This past weekend, the UCSF-Fresno Emergency Medicine family lost one of our own.  Dr. Melissa Dowd, one of our interns, was killed after she was struck by a car while crossing the street.  I had the pleasure of working with her a number of times this year and she was great - bright, full of potential, eager, loved learning, loved taking care of patients, and was just fun to be around.  

But we are not invincible…we get sick, we get hurt, and sometimes so badly that we can’t be saved.  We are not always stoic…we have sadness and we can feel loss.  

It is times like this these that make you stop and re-evaluate.  Tell your friends and families that you love them, cherish your time together.  Life is random and sometimes, bad, unexpected things happen to good people, even to physicians.

Melissa, you will be missed.

Last week, Apple announced the release of the iPad mini, their new 5.3” x 7.8” answer to the growing market of smaller tablets and readers such as the Kindle Fire or Nexus 7. Since its release, I’ve received many questions as to the potential role of the mini in medical education - would its smaller size improve adoption rates, specifically in the clinical areas where the existing iPad may be too big? Or, should medical schools continue to stick with Apple or move to another device like the Kindle Fire or the Nexus 7?  And possibly the most important question of all…do you have your iPad Mini yet?

Well first off…no iPad Mini yet - we purchase them through our campus computer store and our order only arrives next week.  So with that in mind, this whole post may be invalidated as soon as I pick mine up.  :)

Let’s look at its potential for Medical Education through the lens of the basic sciences experience and the clinical experience, since these two uses are quite different in their technology needs.

  • Basic Sciences - primary functions are consuming large amounts of medical content, be it via PDFs, textbooks, podcasts, or apps.  For this task, I don’t see how the iPad mini would be less useful than the iPad.  Conversely though, I’m not sure that its smaller size would make it more useful than the regular iPad.  For students in their 1st and 2nd years of medical school, I have yet to hear anyone say “this iPad is just too big.”  Also, our students have gotten quite good at creating content while in lecture.  I wonder if the smaller size, will make annotating notes and creating diagrams more difficult?  Check out the great examples of student notes generated during lecture…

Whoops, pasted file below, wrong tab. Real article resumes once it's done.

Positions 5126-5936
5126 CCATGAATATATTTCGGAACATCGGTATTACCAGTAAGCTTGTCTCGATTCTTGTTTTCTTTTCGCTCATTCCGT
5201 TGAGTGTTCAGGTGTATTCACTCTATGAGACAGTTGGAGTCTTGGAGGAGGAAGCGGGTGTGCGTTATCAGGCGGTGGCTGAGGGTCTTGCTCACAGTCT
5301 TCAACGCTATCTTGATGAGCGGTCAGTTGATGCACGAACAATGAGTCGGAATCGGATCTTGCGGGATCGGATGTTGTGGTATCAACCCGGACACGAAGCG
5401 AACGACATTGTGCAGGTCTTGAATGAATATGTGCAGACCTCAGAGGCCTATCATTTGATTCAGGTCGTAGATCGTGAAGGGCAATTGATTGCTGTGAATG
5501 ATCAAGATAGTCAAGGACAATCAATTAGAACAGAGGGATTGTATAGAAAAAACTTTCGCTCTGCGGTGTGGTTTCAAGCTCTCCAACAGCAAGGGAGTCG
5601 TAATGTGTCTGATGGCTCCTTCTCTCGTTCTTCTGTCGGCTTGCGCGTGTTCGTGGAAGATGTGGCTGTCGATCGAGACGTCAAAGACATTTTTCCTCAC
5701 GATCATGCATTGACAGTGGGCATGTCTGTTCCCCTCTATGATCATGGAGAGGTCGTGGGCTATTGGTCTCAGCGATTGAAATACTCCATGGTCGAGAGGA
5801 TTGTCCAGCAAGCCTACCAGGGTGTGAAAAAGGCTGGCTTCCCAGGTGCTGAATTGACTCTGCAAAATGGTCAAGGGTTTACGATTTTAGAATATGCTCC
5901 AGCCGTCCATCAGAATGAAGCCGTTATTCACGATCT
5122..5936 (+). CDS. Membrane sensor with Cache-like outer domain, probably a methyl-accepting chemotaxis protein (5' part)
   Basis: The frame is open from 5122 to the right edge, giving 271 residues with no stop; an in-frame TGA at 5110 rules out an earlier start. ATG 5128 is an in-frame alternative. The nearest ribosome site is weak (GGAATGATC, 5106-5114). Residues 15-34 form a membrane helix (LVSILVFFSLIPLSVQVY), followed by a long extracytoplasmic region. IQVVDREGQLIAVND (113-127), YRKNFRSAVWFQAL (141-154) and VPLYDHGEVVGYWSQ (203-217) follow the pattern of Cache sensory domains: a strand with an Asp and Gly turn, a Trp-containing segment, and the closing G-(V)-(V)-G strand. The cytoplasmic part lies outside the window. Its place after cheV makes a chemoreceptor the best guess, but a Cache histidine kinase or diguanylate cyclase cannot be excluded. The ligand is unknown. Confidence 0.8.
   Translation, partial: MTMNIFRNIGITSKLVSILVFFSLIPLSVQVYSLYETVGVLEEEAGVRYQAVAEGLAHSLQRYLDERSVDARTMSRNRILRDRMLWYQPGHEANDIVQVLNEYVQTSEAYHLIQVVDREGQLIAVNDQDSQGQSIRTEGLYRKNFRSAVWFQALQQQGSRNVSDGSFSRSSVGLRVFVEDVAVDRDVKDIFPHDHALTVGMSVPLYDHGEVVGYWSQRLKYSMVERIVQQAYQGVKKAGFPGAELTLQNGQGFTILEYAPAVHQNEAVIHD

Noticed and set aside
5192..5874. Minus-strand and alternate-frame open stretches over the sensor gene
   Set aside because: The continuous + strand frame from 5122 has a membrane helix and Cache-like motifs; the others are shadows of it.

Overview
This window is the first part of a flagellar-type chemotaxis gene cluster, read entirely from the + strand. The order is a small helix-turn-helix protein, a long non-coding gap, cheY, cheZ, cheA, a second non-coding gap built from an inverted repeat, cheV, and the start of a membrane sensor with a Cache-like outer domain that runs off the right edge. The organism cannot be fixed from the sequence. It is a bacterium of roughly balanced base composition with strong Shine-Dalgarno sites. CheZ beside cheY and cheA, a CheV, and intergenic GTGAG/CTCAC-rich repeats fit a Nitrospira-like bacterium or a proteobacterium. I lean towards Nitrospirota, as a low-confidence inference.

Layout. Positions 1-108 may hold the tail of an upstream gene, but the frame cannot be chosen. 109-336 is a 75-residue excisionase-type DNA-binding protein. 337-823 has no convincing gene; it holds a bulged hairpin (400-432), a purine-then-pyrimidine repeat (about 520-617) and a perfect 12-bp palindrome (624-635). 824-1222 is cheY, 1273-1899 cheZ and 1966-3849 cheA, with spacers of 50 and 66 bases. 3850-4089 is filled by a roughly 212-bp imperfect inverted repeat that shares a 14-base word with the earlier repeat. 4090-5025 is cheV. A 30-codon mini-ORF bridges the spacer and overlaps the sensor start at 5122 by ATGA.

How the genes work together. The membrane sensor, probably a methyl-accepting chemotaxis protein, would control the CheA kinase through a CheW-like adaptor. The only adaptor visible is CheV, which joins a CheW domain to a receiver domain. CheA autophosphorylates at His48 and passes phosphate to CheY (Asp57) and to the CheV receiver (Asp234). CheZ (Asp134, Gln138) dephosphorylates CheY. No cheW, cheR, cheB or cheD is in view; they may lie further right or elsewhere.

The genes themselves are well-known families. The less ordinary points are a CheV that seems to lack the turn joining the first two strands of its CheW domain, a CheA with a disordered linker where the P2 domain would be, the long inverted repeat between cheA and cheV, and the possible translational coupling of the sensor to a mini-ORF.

• Reference Material in Clinical Rotations - primary functions here in the clinical setting are just-in-time learning, quick references, and exam preparation.  For the reference and study material, I can see the argument for a smaller iPad; however, most white coat manufacturers now make pockets for their lab coats.  We have a post on MacHealthcare regarding some of the vendors for iPad-friendly white coats here.  Some students and faculty have noted that at times, the iPad is more prone to bumps and getting knocked around in their coat, so they often add a protective case, which definitely adds to the heft and size.  Some even come with their own shoulder strap as an alternative to the white coat.  Is the iPad more bulky than all of the pocket reference materials students and residents have traditionally carried around in their white coats?  Hard to say…
  • Accessing the Electronic Medical Record in Clinical Rotations - now this is the area where the iPad Mini may have problems.  EMR’s with dedicated iOS apps have different functional versions based on the device - Epic has separate apps called Canto and Bento, Allscripts has Sunrise MobileMD that has different functionality based on iPad vs iPhone/iPod.  The iPad versions of each EMR provide a good deal of functionality because of the screen size - I worry that the iPad Mini does not have the screen real estate for looking at progress notes, lab trends, etc.  Also, for those Citrix users, the iPad screen size is at the minimum size necessary to really be functional since you are running a full Windows desktop.  The iPad Mini may have too much scrolling to be useful.  This could be problematic for programs like the University of Chicago that rely heavily on Epic and their iPads.  
  • Patient Education in the Clinical Setting - the larger screen size of the iPad is really great for educating patients and showing them the images of their radiology images and patient education apps like DrawMD.  The size is also great for sharing data during walking rounds - definitely easy to show trends in lab values, etc to a team of 5-6 people without too much squinting.  The iPad Mini may be too small for this…